A Hardier Rice for a Warming World
WHY YOU SHOULD CARE
This new variety of rice might save the world from starvation.
Across Asia, Africa and Latin America, rice is a staple, both culturally and practically. A Food and Agriculture Organization of the United Nations estimate found that more than 16 percent of all the calories consumed in the world come from rice. But it’s also deeply susceptible to climate change: Rice doesn’t like higher temperatures, and some estimates have found that crop yields could fall 40 percent by 2100 if nothing is done. Plus, rice yields actually need to increase to offset expected population growth and rapid urbanization of the world, which changes global priorities for land use.
Luckily, Jane Langdale is doing something.
Faced with the destruction climate change is certain to wreak on the world, some of us hide under our beds composing poems about the apocalypse. Others try to make sure that, even if the climate does shift, vulnerable people — and, crucially, their food sources — are protected.
Langdale, a professor of plant development at Oxford University, is the coordinator for the C4 Rice Project, a global push to make sure rice remains a viable crop through a very specific scientific process. Simply put: Plants absorb carbon dioxide. About 95 percent of plant species, including rice, extract the carbon from those molecules via a process known as C3. But about 3 percent of species, including maize and sorghum, do it through a different process known as C4. Plants that use the C4 process are more resistant to extreme heat and drought. So Langdale’s project is attempting to turn rice into one of those plants.
In Europe, there’s still a lot of anti-[genetically modified foods] sentiment. But it’s easy — people here aren’t starving.
“What we’re trying to do, given that crops are going to be growing in the future in conditions with less water and higher temperatures, is to try and convert rice from using the ancestral C3 pathway,” she says. Doing that could double the plant’s water efficiency and yield.
“The headline is that it should contribute in a big way to food security to many of the most vulnerable people on the planet,” explains Julian Hibberd, another scientist working on the C4 rice project.
Rice is a big business — it’s a staple food for half the world — but it’s a small business too. Ninety percent of the world’s rice is grown in Asia by small farmers who would need to use less fertilizer and less rainwater to keep their businesses afloat. The project hopes that a more drought-resistant rice could even become a more important crop, particularly in parts of Africa where it’s not currently a staple due to weather conditions. And some movers and shakers actually believe this might work: The Gates Foundation awarded the project a grant in 2008, then another $15 million last year to continue with Phase 4 of its research. One condition of the money is that the fruits of the research be made affordable to needy people in developing nations.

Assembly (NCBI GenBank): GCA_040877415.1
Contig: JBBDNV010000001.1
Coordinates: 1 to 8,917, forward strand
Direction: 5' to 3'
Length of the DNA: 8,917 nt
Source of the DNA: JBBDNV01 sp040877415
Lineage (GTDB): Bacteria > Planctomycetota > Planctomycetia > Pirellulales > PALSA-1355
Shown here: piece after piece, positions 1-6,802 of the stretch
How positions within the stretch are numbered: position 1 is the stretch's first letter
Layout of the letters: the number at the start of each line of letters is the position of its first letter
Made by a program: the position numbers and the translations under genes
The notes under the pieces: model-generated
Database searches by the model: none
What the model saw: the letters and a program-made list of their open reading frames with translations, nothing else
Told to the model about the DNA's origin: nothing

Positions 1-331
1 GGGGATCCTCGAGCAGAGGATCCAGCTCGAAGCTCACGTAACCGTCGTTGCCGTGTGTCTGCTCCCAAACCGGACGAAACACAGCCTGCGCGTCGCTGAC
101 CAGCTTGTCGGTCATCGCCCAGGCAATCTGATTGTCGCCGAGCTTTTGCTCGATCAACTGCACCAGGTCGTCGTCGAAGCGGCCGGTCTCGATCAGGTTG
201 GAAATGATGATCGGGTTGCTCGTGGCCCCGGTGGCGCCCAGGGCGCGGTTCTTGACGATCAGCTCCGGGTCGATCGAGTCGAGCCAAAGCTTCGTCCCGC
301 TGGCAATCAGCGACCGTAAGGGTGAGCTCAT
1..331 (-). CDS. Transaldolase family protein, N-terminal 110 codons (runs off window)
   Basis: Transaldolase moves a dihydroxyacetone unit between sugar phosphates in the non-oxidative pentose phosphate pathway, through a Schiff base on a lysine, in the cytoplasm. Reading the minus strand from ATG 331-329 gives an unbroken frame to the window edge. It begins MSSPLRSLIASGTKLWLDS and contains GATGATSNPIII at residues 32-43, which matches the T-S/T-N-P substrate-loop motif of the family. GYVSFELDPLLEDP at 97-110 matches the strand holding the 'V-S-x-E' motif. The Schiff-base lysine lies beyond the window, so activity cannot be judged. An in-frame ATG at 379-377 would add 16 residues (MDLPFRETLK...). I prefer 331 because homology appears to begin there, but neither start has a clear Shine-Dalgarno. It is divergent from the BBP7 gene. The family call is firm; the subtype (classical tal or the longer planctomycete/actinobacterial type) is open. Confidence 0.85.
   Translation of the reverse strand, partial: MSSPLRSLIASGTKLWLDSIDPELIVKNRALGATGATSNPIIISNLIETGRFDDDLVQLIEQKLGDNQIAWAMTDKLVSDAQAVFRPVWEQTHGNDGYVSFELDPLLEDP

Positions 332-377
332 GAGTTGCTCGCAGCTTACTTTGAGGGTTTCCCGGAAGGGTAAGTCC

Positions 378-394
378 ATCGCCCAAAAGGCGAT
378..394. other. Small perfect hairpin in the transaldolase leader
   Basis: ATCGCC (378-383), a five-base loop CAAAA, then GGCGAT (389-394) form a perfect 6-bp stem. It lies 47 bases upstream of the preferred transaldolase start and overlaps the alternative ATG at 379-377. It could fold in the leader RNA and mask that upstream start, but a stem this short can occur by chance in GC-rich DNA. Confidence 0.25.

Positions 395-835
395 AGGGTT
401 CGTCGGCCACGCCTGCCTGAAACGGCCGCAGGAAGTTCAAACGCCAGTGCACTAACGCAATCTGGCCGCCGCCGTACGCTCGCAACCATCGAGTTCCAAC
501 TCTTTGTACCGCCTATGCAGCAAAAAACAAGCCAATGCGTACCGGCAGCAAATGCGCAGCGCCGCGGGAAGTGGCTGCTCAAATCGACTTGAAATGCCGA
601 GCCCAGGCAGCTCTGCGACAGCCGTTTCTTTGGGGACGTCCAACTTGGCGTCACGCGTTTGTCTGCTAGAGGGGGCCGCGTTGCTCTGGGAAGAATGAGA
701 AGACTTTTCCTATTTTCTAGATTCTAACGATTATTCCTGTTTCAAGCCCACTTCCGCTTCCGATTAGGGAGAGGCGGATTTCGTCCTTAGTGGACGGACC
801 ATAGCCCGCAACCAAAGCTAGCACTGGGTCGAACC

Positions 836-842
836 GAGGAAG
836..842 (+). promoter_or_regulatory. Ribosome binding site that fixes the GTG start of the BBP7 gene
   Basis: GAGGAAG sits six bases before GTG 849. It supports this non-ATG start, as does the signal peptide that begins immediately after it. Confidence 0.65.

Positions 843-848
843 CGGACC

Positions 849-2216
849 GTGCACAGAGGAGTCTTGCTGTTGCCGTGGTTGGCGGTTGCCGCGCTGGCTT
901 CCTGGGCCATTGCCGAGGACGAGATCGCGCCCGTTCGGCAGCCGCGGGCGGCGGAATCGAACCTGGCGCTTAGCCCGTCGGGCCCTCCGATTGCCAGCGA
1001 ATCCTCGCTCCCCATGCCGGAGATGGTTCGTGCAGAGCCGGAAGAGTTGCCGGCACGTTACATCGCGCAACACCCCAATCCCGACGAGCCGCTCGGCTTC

U.K. native Langdale, 59, has spent her career until now as a biologist with a specialty in leaf development patterns. She began her academic career focused on human genetics, but you can’t do as much hands-on genetic crossbreeding when people are your subjects, so she switched to plants. In 2006, she learned about the C4 rice initiative and got involved. Now she cooks, gardens and walks her Airedale terrier when not trying to revolutionize a staple crop from her lab in Oxford.
Across Asia, small farmers are using many varied types of rice, she explains, and they often have cultural and environmental histories. The goal is to get the C4 mechanism, once it works, into all the different types — though it’s possible that if it’s bred into a few main varieties first, farmers could switch to those. But the project’s implications could go far beyond one grain. “If we succeed in rice, there’s no reason we can’t roll it out to wheat, and then we’ve got a whole different ball game,” Langdale says. The world’s wheat belt is currently predicted to have to move geographically as the climate gets warmer, but C4 wheat wouldn’t need to.
“If it works, it’s a big deal,” says Matthew Reynolds, a senior scientist with the International Maize and Wheat Improvement Center in Mexico City. “If it was a straightforward thing to put in … it would certainly make things a lot easier.”
That’s all a long way off, though. Langdale expects getting C4 rice into farmers’ fields will probably take 15 years. Even after the team solves the basic problem — which hasn’t happened yet — there will be periods of trials within a test system, and then they will hand the mechanism over to rice breeders to put it into various rices.
One worry, of course, is lingering prejudice toward genetically modified foods. “The more examples we have that get out there and make a difference to people on the ground, things will start to change,” Langdale says. “In Europe, there’s still a lot of anti-GM sentiment. But it’s easy — people here aren’t starving.”